Why I eat local
For me, eating local is part of the fun and adventure of travelling. Some of my most memorable travel experiences are having meals in the most remote places, or just eating street food fresh from a wagon in Bangkok. If you spend a few days in one place you soon get to know which places are the favourites for the locals too and when you also join them to eat you become more accepted and they are apt to open up and talk to you more.
Be global, go local, try native. Listen. Let go of a schedule
Be uncomfortable Don’t think you’re always right Connect with the local culture
I usually become a vegetarian when i travel as you never know what conditions the meat has been kept in before being cooked and served to you. It may have been cooked from frozen but more often than not it has been in the open air for most of the day with hundreds of flies having a free feast on it.
One of the benefits about backpacking and travelling is the chance to taste and try the food of different countries from restaurants to street food. Each country has its own dishes and specialities. There’s nothing quite like having rice soup with chicken for breakfast in Thailand, a Thali for lunch in India and a mountain of Lechon, rice and vegetables served on a banana leaf for dinner in the Philippines. Eating fresh local food in other countries certainly beats a takeaway from the Chinese or Indian back home.
I think you can learn just as much about a country through the food you eat as to the sights and attractions that you see. While cycling around the Cambodian countryside for instance, you always see women carrying baskets of food on their head. This food is for sale, so politely stop the woman and ask what she has to offer. It will nearly always be some snack bound for local consumption in the village. This way you get to interact with a local food seller and also taste real authentic food.
I also passed by a place selling fried locusts and stopped to take a closer look and ask if i could try one, which caused a few giggles. Most food vendors will let you have a taster and if you like it then you can buy some. At Ta Prohm I got talking to one of the vendors selling food from her trolley and after a while she invited me back to her house to meet her family and try some of their real home cooked food, in this case it was a snail and green leaf soup with rice.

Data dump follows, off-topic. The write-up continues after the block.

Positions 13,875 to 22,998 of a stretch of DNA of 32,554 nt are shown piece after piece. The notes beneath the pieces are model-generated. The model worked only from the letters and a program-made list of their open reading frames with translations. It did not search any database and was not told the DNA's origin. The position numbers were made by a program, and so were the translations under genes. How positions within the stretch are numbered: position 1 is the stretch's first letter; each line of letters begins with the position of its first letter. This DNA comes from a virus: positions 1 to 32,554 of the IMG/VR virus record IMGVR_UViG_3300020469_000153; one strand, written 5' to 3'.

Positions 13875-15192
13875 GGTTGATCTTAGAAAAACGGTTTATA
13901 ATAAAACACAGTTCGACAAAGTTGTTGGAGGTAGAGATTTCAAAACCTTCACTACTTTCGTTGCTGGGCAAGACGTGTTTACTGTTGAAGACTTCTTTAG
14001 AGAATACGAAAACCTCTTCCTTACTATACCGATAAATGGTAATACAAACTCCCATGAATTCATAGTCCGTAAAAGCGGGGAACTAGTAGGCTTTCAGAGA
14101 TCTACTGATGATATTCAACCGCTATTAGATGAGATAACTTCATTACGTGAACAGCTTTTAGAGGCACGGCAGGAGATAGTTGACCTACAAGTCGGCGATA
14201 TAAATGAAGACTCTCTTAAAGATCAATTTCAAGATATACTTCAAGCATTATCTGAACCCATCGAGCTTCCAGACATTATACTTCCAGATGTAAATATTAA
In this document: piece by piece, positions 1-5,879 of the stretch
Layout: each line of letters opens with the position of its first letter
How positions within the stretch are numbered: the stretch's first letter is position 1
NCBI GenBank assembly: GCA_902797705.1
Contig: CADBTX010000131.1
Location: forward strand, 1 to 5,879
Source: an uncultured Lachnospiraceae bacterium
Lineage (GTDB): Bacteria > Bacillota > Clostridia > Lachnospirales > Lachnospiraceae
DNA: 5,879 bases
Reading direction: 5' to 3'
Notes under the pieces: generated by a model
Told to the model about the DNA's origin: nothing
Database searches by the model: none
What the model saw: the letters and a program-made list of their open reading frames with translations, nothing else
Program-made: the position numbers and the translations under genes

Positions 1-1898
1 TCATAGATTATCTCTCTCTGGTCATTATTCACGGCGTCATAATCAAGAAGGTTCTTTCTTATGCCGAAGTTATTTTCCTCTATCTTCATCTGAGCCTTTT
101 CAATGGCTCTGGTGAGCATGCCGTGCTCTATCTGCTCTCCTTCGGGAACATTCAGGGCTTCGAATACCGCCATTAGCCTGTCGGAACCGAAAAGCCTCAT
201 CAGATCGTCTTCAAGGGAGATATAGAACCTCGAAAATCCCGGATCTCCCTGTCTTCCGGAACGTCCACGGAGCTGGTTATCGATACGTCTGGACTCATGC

In the Philippines i have been walking down the road and a local has stopped to talk to me and invited me back to their house where a coconut has been cut from the palm and a chicken slaughtered and before i know it i have been served a simple delicious meal. You will find that local people become more open when you interact with them and share their food.
Sometimes you have to take the risk of having an upset stomach and indulge yourself in local cuisine. I usually use my instinct that tells me whether i should or shouldn’t eat what is on offer. One of the best indications of good food is to find an eatery that is popular with the locals and is always busy. The night markets of Asia are where local people eat out. In Thailand the locals go to the market to buy their evening meal and take away in plastic bags to eat at home. Just try walking round a night market and sample all the foods on offer. They are cheap, tasty and filling.
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Why I eat local
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I love the adventure of eating local, just like you do! One learns so much more about people and their culture when you experience their food.
Absolutely agree with you Nina.The best food is always found where the locals eat.